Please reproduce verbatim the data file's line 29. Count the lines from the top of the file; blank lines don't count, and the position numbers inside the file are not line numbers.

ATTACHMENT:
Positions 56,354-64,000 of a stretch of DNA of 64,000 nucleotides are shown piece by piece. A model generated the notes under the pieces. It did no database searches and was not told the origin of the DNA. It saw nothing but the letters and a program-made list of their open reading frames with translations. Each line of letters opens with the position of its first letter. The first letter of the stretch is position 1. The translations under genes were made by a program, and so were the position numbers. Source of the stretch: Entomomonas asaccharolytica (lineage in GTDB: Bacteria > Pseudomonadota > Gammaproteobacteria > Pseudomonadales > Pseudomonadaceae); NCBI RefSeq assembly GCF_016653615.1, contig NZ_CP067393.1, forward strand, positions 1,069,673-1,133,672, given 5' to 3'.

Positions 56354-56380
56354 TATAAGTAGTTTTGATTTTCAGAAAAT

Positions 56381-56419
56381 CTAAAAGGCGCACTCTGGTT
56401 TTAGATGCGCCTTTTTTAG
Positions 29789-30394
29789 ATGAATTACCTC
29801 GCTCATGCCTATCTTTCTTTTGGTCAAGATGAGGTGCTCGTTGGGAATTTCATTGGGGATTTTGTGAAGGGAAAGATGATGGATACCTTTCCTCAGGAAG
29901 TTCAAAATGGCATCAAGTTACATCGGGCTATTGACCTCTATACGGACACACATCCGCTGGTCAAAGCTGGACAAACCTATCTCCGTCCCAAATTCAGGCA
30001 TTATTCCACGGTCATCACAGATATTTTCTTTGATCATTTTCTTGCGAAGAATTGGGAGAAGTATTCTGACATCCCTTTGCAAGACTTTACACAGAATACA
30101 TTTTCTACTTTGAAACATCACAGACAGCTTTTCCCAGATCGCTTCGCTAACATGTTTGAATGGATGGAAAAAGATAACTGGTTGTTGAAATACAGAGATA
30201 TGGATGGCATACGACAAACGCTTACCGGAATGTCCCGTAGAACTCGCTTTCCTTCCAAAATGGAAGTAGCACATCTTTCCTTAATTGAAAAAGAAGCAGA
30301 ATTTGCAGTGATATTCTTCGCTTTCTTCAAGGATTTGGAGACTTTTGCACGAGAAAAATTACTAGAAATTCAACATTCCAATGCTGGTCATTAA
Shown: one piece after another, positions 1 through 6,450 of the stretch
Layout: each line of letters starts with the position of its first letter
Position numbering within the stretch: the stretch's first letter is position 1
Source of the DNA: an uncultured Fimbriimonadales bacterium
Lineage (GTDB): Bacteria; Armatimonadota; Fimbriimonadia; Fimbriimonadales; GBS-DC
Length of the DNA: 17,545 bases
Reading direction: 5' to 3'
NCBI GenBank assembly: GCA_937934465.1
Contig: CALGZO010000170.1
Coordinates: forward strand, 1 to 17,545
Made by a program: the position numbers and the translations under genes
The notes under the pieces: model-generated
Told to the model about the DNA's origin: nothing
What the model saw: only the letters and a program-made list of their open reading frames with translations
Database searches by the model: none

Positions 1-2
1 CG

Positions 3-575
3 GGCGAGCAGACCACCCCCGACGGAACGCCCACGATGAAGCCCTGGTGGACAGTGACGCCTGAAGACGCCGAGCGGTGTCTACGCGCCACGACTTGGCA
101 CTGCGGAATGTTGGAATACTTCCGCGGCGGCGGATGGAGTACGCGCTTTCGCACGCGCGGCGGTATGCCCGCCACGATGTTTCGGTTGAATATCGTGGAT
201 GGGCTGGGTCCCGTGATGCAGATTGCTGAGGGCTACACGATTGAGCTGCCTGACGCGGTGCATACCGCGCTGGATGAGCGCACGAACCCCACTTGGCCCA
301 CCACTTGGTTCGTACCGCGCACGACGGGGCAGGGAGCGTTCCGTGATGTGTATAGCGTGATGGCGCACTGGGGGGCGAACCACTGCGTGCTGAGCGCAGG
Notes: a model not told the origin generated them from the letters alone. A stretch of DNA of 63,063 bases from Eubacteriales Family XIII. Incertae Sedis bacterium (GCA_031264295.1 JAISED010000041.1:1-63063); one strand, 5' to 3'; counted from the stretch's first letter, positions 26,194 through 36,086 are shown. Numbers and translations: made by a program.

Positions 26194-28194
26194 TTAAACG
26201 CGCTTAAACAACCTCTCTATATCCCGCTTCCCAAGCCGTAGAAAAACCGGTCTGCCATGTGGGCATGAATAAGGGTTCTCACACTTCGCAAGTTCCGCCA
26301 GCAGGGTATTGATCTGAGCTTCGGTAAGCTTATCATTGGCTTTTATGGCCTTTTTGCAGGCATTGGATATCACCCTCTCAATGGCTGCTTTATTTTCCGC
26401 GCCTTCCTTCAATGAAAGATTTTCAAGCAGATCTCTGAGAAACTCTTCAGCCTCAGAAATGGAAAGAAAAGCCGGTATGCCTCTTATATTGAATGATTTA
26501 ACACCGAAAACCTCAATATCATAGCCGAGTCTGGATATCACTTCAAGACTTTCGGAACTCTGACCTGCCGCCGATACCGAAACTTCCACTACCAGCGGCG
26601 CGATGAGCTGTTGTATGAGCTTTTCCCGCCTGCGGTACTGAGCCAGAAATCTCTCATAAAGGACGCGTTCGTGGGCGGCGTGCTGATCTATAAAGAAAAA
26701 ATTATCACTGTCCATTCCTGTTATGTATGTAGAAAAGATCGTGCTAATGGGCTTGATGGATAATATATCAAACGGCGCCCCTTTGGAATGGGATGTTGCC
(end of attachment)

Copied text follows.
Database searches by the model: none